By: Jay Wattenberg
Have you ever wondered how FDA hears about side effects of drugs and other medical products once they are on the market? Or how product problems are discovered? FDA gets important reports of problems from the nation’s doctors, nurses, pharmacists, and their patients, through the MedWatch program.
MedWatch, the FDA Safety Information and Adverse Event Reporting Program, has two parts. The first is a process that seeks and accepts the voluntary reporting of serious adverse events and product quality problems into the FDA. The second part is FDA’s timely release of clinically important, product-specific safety information. MedWatch gives healthcare providers and patients access to relevant safety information to share in their decision-making about therapeutic and diagnostic choices.
MedWatch is a voluntary system, active after the product is introduced into healthcare system, and adverse event reports supplement what is known about the product beyond what was evaluated during clinical trials.
In 2011, FDA received 34,000 adverse event reports directly from doctors, other clinicians, and their patients. In addition, hundreds of thousands of reports are sent to manufacturers from these same groups of reporters and are received indirectly by the FDA each year.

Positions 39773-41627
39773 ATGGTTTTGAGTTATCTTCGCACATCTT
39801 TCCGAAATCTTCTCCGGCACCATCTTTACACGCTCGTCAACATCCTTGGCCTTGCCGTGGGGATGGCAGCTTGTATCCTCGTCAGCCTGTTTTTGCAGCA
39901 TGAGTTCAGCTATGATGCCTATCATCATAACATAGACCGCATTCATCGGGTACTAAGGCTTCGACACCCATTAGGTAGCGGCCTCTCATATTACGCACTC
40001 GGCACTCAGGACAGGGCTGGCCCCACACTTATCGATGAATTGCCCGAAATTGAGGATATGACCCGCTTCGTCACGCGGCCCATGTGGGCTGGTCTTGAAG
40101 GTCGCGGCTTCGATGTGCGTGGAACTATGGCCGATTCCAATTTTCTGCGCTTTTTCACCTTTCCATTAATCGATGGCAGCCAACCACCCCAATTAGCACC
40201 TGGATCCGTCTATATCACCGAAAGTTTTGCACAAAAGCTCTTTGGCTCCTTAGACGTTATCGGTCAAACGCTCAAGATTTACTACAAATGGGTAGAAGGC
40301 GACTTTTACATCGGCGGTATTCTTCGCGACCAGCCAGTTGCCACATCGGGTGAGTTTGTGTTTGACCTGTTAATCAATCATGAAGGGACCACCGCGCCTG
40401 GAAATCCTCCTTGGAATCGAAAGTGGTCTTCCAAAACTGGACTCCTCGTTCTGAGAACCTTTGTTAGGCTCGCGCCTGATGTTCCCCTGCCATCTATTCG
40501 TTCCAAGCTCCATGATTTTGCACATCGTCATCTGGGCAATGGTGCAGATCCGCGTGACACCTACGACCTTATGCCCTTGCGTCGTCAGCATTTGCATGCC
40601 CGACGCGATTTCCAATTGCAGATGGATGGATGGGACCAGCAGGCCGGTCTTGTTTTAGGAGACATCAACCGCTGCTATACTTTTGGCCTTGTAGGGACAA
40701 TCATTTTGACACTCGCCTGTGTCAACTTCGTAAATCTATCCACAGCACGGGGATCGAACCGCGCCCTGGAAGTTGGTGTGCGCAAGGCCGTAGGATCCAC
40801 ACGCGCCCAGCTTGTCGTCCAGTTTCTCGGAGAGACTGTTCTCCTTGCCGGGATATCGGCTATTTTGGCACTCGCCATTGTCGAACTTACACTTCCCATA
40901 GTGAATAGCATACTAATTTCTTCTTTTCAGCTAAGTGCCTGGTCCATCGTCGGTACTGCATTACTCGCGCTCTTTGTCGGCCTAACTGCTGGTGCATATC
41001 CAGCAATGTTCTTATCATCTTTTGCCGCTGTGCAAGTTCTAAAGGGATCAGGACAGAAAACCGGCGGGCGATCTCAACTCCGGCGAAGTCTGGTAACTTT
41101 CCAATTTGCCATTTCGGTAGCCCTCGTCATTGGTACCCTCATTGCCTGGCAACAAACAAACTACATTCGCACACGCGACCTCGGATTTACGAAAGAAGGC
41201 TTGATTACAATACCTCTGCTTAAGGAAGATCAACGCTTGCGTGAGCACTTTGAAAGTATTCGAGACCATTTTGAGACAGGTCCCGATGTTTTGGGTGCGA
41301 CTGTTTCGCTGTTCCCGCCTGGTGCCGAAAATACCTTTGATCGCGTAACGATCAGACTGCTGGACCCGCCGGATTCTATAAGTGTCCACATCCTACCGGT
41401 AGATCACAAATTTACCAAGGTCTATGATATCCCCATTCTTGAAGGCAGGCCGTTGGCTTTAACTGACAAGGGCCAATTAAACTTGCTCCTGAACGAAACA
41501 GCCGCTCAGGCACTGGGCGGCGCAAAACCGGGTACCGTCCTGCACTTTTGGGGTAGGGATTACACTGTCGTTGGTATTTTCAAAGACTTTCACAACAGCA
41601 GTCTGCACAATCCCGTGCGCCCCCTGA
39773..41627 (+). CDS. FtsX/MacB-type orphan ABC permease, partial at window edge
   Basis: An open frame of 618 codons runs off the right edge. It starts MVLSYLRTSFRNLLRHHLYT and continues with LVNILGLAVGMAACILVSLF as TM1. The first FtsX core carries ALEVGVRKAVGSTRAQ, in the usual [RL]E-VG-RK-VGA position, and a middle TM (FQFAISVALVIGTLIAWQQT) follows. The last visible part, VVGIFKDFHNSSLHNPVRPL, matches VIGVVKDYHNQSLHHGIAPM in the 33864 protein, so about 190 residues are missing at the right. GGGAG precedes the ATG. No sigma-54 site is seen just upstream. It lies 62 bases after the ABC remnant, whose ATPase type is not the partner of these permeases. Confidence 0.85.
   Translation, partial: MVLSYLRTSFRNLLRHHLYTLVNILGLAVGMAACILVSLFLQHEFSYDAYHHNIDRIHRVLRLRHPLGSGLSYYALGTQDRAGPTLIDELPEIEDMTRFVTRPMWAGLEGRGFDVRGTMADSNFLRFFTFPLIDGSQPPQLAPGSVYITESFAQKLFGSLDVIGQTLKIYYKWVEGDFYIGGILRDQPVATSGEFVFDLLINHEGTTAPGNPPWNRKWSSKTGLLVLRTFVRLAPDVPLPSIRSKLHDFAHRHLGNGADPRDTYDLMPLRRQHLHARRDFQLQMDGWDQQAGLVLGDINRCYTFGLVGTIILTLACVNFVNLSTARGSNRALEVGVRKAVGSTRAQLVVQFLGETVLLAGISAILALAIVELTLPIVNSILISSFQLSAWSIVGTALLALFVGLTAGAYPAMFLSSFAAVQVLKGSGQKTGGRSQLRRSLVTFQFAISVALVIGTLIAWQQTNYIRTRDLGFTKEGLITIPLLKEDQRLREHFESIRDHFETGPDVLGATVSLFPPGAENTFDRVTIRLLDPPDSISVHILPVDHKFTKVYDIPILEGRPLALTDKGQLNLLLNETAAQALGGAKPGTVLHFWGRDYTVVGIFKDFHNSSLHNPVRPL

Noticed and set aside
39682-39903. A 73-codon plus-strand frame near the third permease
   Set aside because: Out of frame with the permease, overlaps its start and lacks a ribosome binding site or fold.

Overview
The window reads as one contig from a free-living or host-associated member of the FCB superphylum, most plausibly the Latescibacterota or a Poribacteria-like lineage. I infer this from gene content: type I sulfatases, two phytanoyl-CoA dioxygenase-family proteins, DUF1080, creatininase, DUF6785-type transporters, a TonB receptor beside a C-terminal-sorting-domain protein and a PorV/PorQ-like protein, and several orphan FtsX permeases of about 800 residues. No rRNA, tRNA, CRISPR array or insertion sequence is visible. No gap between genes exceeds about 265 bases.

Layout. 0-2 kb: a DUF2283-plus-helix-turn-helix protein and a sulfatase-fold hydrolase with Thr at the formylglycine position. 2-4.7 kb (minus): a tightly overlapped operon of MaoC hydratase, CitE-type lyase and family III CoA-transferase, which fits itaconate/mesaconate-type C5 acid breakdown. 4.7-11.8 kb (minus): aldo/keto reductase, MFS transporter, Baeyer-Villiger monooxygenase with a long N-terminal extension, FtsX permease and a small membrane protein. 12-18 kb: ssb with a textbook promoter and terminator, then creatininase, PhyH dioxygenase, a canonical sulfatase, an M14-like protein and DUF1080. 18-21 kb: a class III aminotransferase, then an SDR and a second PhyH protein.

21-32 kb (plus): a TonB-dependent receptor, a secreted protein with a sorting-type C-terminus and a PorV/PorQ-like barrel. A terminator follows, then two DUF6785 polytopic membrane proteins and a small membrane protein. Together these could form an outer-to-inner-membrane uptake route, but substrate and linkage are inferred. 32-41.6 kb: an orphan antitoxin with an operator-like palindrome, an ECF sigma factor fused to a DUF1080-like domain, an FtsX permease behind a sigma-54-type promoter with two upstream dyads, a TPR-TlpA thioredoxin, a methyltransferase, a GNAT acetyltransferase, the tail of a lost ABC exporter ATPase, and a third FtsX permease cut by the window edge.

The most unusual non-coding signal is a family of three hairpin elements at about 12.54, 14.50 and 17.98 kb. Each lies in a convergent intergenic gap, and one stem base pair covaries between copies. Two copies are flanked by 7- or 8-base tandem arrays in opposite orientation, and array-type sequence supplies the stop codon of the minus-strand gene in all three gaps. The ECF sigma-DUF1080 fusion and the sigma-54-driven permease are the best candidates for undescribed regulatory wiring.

Even just a few adverse event reports can be the source of a signal that may result in new information on how the product should be used or how a patient receiving the drug should be monitored. For example, a drug used to treat a serious illness was reported through MedWatch to have an effect on a patient’s heart function. This effect became evident after the patient had been receiving the drug for over two years. This patient’s case resulted in new recommendations on the doses of the product to be given to patients, and on monitoring patients taking it.
The MedWatch web page, with over one million visitors each month, is your gateway into the FDA network of information for all human medical products, including drugs, biologic products, medical devices, or dietary supplements. It is a useful reference resource for the busy clinician, providing both individual product safety alerts, and a monthly compilation of safety labeling changes for drugs and relevant biologic products in a table format, allowing for quick review.
Sign Up Today!
MedWatch offers several ways to help you stay informed about the medical products you prescribe, use, or dispense every day, by sending safety alerts directly to you, as soon as they appear on the web site.
You can sign up here for free MedWatch safety alerts and you can follow MedWatch on Twitter. And, you can also receive safety alerts by text messaging directly to your cell phone – just look for the “Wireless Alerts” option in the MedWatch E-list signup!
Jay Wattenberg is a Technical Information Specialist in FDA’s Office of Special Health Issues